“For educators or anyone interested in city schools, this is essential, provocative reading.”
—Chuck Leddy, Boston Globe
“This fascinating book takes you inside the mind of a uniquely gifted urban school leader and reveals the secrets that help her propel her disadvantaged students toward college: community, transparency, a profound understanding of adolescents, and, especially, moral courage. Reading The Hardest Questions . . . is like shadowing a principal for a year. I recommend it to every teacher or administrator who wants to make a difference in the lives of inner-city children.”
—Michael Thompson, author of Raising Cain: Protecting the Emotional Life of Boys
“Using rich and vivid examples, presented with passion and candor, Linda Nathan shows what it really means to go ‘back to basics’ in American urban education.”
—Howard Gardner, author of Multiple Intelligences
“Linda Nathan and her remarkable colleagues . . . provide argument and evidence, theory and action plan, utopian hope and practical road map to the necessary project of reinventing America’s schools.”
—William Ayers, author of To Teach and A Kind and Just Parent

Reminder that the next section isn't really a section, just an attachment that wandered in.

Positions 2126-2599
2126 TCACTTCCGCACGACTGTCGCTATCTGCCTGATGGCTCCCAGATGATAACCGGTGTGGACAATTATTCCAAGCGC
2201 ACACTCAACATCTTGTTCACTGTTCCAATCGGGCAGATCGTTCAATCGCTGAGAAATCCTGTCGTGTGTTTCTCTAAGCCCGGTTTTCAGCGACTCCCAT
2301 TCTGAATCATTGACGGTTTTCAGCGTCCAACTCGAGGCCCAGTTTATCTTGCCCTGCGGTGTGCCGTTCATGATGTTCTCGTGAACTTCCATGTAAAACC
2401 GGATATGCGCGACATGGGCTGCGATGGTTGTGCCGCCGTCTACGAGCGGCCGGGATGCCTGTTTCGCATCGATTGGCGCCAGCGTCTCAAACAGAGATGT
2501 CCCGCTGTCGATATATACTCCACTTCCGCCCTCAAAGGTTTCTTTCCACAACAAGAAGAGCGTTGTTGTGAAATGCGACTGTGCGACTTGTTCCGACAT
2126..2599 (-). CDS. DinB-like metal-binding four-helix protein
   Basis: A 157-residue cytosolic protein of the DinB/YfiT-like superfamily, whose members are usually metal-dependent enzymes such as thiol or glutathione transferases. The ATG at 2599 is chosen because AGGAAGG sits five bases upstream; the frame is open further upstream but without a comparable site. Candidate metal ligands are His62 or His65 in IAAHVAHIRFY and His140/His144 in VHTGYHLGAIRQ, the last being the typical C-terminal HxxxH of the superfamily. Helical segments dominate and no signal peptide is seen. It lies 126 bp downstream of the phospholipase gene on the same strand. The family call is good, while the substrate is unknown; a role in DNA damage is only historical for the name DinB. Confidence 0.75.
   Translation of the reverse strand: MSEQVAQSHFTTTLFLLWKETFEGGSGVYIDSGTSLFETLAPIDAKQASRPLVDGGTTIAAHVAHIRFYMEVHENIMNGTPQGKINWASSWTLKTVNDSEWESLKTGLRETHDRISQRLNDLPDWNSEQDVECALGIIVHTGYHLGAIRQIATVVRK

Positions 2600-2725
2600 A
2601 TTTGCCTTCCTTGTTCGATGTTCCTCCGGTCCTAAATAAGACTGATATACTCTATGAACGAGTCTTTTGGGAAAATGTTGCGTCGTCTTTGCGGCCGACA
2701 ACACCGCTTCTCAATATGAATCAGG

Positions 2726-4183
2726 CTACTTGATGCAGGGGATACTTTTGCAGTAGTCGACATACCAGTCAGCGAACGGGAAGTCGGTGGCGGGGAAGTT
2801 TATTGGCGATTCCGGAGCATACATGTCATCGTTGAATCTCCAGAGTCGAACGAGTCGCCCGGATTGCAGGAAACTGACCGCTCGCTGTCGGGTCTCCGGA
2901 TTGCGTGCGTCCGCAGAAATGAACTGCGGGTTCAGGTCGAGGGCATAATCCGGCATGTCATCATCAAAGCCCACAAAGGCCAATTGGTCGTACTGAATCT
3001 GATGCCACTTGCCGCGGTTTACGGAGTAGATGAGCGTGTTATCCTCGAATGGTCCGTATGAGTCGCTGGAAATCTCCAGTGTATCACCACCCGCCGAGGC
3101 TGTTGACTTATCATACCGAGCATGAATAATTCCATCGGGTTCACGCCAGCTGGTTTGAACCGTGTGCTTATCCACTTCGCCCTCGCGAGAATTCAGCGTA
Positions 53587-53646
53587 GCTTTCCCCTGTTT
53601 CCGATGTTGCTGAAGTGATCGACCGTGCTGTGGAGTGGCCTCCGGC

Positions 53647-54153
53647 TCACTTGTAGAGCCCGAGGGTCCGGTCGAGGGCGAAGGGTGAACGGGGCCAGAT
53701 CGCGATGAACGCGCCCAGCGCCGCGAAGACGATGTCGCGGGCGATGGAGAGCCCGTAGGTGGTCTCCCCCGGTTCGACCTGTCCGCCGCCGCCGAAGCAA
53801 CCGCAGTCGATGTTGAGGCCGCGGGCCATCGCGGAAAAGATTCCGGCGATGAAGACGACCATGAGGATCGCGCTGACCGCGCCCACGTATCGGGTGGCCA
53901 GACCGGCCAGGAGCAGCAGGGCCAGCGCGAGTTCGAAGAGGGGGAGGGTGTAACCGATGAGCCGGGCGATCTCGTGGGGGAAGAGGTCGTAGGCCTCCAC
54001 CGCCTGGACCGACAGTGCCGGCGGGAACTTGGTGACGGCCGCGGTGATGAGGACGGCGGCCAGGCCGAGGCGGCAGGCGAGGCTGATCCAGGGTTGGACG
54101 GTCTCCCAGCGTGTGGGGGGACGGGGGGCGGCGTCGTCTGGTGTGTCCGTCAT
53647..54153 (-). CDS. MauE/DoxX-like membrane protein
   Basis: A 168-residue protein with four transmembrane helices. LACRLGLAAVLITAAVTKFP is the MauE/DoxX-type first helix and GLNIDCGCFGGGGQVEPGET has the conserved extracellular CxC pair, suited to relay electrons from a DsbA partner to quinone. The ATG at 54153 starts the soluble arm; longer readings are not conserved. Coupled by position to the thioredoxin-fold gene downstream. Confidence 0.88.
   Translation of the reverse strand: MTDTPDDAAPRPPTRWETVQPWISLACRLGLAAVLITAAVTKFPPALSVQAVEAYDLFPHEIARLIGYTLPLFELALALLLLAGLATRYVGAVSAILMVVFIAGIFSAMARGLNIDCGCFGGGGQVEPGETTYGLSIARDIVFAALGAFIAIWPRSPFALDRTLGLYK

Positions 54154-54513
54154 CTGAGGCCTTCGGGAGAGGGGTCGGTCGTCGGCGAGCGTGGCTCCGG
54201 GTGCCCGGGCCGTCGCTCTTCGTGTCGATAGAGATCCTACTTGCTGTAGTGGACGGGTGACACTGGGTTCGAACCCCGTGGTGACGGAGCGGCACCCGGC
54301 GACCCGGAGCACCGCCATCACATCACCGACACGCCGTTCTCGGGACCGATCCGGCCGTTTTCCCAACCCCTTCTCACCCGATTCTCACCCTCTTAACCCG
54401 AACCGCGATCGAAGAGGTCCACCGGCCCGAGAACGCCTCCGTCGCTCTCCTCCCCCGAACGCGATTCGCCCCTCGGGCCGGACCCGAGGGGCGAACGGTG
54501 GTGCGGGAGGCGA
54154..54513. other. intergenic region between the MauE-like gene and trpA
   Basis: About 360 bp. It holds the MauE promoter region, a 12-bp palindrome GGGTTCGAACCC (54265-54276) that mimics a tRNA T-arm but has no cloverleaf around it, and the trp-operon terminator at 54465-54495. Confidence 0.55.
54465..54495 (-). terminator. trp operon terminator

“Linda Nathan’s wonderful account of piloting the Boston Arts Academy is personal, anecdotal, and yet focused on the critical Big Questions. Through stories of how these questions play out in hallways and classrooms, Nathan articulates a vision of how urban schools can flourish.””
—Deborah Meier, author of The Power of Their Ideas
Part I Structuring a School
1 What Does This School Really Stand For?
How to move from endless initiatives to a unifying framework?
2 What Happens When Schools Develop Shared Values?
What can school leaders do when those values are challenged?
Part II Supporting Teachers
3 Two Great Teachers
What makes great teachers possible, and how much can school leaders really ask of them?
4 Teachers Talking Together
What are the risks and rewards of transforming a faculty into a professional learning community?
Part III Addressing Inequality
5 How Do We Talk about Race?